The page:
TRENTON, N.J. (CBS/AP) -- Steve Sweeney, a former top Democratic lawmaker and New Jersey Senate president, said Monday he's running for governor in 2025, touting his credentials as a union ironworker and longtime legislator who worked to pass a minimum wage indexed to inflation, paid family leave, and several other measures.
Sweeney, 64, posted a video online to announce his political comeback bid to succeed term-limited Democratic Gov. Phil Murphy in the 2025 election. Sweeney served as the state Senate president from 2010 to 2022, unexpectedly in 2021.
In his campaign launch, Sweeney leaned heavily into his career history, first as an ironworker, then as a labor leader and legislator. He opened the announcement by saying that his daughter Lauren, who was born with Down syndrome, provided the "spark" for him to seek public office.
"I will always put New Jersey's kids, working families, and seniors first," he said. "You know that's who I'll fight for because that's who I've always fought for."
Sweeney's campaign was widely expected. On election night last month, his friend and former legislative colleague. Burzichelli said after his victory that he expected Sweeney would have an announcement soon about seeking office again.
Sweeney is not the only Democrat in the race. Jersey City Mayor. In a phone interview, Fulop welcomed Sweeney to the race, while referring to him as a more "conservative" Democrat, a comment that amounts to criticism in the context of a Democratic primary.
"He was very, very close to (Republican) Gov. Christie," Fulop said. "He was involved in a lot of Gov. Christie's legislative wins."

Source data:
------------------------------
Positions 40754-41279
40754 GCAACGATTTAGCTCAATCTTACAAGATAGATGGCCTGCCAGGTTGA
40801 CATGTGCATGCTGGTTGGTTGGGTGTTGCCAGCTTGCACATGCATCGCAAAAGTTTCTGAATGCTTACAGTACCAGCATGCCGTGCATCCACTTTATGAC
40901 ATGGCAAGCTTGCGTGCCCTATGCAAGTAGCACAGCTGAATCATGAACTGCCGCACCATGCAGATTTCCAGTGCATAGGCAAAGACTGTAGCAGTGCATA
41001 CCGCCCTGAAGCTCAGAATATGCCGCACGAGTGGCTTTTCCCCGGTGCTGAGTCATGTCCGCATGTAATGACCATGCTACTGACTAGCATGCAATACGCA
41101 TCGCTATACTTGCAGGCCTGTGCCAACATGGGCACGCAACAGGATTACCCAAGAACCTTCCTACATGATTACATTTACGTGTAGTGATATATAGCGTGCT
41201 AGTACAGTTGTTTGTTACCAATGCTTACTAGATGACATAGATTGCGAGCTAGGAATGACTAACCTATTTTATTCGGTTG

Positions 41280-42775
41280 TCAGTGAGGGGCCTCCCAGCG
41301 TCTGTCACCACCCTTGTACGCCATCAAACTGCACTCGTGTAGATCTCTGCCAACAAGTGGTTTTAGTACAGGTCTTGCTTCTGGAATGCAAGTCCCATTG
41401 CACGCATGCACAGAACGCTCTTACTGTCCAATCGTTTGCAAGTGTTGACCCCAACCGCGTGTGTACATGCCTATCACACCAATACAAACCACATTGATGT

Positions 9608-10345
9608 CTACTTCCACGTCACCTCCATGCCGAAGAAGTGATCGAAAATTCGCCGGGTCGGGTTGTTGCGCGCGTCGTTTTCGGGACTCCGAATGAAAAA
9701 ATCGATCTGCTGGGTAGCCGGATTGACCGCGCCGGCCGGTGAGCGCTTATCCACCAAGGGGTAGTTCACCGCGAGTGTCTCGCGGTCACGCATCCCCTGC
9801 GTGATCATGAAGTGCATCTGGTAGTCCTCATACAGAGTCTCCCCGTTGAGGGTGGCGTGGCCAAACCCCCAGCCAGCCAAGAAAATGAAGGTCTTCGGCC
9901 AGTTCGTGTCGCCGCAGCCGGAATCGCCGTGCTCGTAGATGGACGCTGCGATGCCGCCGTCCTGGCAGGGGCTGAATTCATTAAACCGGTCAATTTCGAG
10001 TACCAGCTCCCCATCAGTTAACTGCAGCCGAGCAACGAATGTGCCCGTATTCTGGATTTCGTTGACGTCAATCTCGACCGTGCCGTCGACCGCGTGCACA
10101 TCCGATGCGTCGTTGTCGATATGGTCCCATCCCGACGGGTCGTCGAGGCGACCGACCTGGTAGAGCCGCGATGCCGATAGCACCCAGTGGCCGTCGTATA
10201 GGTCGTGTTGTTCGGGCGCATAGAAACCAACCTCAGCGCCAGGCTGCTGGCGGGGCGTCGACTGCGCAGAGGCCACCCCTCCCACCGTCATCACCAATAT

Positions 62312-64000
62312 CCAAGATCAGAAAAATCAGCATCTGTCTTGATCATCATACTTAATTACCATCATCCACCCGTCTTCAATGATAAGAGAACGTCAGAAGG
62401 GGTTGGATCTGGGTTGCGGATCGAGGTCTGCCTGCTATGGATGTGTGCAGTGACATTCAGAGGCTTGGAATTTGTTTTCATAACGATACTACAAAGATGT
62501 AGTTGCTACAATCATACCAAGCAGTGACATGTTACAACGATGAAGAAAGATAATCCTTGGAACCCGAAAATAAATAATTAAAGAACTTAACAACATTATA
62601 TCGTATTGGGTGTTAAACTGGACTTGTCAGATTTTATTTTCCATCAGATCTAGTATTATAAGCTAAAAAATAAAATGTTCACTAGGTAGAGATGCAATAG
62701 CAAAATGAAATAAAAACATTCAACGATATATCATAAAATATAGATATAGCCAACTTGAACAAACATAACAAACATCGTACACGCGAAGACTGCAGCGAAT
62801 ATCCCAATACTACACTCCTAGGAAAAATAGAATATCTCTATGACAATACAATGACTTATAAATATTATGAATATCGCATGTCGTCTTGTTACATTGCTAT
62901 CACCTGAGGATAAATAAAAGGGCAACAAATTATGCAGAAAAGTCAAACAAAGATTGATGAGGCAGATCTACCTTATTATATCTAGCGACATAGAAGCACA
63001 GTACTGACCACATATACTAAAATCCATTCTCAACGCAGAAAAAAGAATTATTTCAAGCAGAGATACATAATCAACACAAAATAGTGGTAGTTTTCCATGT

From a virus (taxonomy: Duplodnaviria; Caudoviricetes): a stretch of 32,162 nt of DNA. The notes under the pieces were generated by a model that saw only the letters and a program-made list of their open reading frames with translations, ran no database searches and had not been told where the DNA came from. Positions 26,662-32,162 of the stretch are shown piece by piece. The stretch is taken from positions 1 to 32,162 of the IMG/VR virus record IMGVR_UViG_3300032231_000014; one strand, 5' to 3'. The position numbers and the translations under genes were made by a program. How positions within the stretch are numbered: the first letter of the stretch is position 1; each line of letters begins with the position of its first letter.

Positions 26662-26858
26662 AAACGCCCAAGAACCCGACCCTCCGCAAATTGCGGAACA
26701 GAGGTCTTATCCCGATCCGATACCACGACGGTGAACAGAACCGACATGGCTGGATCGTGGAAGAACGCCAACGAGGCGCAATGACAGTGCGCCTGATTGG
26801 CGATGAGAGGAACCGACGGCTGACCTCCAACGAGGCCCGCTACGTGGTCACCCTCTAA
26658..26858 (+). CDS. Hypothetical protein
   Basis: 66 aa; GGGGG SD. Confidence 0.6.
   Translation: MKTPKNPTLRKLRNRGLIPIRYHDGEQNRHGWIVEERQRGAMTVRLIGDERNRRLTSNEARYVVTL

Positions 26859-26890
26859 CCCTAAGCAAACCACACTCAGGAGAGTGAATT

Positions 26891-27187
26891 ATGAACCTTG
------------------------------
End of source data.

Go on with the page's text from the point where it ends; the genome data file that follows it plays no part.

It's true that Sweeney and Christie at times had a warm rapport, working together to pass sweeping legislation that overhauled public worker pensions and health benefits, over the objections of labor.
But Sweeney also delivered key Democratic policy victories during his time as Senate president: He clashed with Christie in backing a higher minimum wage, and pushed to get a ballot measure before voters that indexed increases in the minimum wage to inflation. He also backed a phased-in $15 minimum wage after Christie left office. Other measures he supported during more than a decade as the state's most powerful legislator included paid family leave and the legalization of recreational marijuana.
Fulop said that as mayor of the state's second-largest city, he pushed for a higher minimum wage and family leave before the Legislature did.
Sweeney is a heavy hitter from southern New Jersey and Fulop is a power player from the north. Both are likely to be amply funded in a state that has become increasingly Democratic. Democrats currently claim about 1 million more registered voters than Republicans, and picked up six seats in this year's legislative election.
Still, the GOP has had luck in governor's races. Christie won two terms and Christie Todd Whitman also succeeded in getting elected twice. Murphy became the first Democratic governor in more than 40 years to win a second consecutive term.
Former Republican Assembly member, has said he plans to run again for his party's nomination in 2025.
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